97. Reichlin, S. (1983). Somatostatin. New England Journal of Medicine, 309, 1495–1501, 1556–1563.Google Scholar
  98. Rennick, P. M., Wilder, R. M., Sargent, J., and Ashley, B. J. (1968). Retinopathy as an indicator of cognitive-perceptual-motor impairment in diabetic adults [Summary]. Proceedings of the 76th Annual Convention of the American Psychological Association, 3, 473–474.Google Scholar
  99. Reske-Nielsen, E., Lundbaek, K., and Rafaelsen, O. J. (1965). Pathological changes in the central and peripheral nervous system of young long-term diabetics. Diabetologia, 1, 232–241.Google Scholar
  100. Rickles, N. K. (1948). Functional symptoms as first evidence of pancreatic disease. Journal of Nervous and Mental Disease, 101, 566–571.Google Scholar
  101. Rothermich, N. O., and von Haam, E. (1941). Pancreatic encephalopathy. Journal of Clinical Endocrinology, 1, 872–881.Google Scholar
  102. Rovet, J. F., Ehrlich, R. M., and Hoppe, M. G. (1987). Specific intellectual deficits associated with the early onset of insulin-dependent diabetes mellitus in children. Diabetes Care, 10, 510515.Google Scholar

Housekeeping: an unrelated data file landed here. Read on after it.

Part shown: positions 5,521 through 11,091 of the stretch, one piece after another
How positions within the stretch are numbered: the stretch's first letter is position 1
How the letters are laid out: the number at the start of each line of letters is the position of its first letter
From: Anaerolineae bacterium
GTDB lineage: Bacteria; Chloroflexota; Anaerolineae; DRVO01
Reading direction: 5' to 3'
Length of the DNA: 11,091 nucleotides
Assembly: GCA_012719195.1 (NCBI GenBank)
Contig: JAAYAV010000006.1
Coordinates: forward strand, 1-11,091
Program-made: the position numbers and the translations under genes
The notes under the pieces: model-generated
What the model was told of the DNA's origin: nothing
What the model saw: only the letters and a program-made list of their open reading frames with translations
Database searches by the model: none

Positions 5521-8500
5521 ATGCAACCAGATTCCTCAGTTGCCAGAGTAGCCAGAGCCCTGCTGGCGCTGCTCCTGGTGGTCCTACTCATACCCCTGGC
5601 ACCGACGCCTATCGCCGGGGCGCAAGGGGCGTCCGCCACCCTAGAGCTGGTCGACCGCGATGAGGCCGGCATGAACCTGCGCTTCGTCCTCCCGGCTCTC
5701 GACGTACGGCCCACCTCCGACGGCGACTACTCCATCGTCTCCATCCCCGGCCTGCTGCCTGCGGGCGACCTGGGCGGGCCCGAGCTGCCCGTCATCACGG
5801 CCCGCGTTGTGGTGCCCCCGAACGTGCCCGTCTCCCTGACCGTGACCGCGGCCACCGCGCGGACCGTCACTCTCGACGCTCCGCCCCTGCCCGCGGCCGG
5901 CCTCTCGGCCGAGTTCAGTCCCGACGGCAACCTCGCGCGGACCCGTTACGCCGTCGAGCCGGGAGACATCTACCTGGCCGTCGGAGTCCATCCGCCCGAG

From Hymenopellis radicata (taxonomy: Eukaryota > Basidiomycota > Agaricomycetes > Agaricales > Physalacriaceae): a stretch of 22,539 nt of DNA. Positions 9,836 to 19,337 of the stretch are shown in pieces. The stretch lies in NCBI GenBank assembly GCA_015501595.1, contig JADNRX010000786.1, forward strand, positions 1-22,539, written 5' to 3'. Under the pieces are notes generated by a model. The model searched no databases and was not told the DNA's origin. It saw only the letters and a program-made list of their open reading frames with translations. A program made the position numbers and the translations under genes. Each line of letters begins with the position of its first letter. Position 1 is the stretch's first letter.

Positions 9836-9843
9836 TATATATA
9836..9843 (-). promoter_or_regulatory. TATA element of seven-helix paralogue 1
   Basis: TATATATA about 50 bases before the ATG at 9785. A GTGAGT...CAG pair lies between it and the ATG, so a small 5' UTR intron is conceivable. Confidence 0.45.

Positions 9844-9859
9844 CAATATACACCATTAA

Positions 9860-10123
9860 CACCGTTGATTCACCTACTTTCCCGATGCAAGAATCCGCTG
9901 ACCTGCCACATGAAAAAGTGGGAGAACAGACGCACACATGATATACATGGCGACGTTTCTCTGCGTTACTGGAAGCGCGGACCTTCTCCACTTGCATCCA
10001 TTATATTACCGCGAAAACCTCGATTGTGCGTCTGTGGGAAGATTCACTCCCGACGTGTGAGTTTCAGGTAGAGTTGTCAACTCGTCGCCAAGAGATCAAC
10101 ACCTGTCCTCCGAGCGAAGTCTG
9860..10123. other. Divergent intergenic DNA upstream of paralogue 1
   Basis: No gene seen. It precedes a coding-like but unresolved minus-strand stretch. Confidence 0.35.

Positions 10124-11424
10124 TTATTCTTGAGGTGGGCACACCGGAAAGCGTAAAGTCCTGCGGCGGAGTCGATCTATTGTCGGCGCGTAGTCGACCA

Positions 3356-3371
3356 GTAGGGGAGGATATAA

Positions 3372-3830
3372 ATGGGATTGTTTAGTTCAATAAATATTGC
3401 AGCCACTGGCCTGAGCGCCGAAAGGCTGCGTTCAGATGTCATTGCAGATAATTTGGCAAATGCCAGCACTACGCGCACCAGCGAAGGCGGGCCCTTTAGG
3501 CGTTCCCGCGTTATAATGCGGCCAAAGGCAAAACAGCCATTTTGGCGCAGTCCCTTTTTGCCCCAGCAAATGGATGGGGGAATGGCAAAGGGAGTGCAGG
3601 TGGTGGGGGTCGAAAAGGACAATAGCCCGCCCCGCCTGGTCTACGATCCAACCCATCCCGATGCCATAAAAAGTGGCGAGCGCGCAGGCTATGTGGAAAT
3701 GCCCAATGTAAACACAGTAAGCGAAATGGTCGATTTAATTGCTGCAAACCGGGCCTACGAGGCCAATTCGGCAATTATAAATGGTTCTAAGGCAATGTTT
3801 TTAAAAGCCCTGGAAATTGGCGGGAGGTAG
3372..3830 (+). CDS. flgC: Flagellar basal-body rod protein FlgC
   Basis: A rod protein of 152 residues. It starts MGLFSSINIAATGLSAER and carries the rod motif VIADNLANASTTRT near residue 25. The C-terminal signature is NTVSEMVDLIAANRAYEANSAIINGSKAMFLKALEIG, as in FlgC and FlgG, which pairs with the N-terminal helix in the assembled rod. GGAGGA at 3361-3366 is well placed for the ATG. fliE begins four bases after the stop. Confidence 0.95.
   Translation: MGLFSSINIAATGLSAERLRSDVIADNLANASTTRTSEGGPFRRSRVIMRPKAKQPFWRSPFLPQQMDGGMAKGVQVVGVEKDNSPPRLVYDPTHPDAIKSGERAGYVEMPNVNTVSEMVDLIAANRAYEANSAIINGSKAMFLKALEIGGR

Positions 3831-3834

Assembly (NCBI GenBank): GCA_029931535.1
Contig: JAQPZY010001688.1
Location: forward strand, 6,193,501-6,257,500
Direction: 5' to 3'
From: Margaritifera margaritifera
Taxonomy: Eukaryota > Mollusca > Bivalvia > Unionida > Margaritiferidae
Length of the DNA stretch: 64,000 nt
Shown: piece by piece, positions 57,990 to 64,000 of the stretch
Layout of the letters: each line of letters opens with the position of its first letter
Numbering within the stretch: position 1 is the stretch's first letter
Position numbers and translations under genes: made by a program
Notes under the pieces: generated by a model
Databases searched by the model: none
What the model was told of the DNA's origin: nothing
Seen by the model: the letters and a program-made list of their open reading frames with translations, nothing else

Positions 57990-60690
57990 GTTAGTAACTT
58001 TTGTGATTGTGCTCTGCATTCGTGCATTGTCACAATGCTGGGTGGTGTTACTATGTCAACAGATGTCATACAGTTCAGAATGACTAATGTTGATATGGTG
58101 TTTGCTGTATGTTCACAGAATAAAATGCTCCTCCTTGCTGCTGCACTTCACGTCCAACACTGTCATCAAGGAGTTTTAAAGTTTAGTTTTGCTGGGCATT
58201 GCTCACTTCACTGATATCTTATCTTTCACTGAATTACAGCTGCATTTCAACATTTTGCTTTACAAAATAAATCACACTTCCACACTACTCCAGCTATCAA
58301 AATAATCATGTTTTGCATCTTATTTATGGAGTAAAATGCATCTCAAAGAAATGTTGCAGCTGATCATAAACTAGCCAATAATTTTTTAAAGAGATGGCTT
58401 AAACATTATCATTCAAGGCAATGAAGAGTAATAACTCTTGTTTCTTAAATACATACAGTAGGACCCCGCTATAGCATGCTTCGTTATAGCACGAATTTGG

103. Russell, P. N., and Rix-Trott, H. M. (1975). An exploratory study of some behavioural consequences of insulin-induced hypoglycaemia. New Zealand Medical Journal, 81, 337–340.PubMedGoogle Scholar
  104. Ryan, C., Vega, A., and Drash, A. (1985). Cognitive deficits in adolescents who developed diabetes early in life. Pediatrics, 75, 921–927.PubMedGoogle Scholar
  105. Salmon, P. A. (1967). The significance of psychic symptoms in the early diagnosis of carcinoma of the pancreas. Canadian Medical Association Journal, 97, 767–772.Google Scholar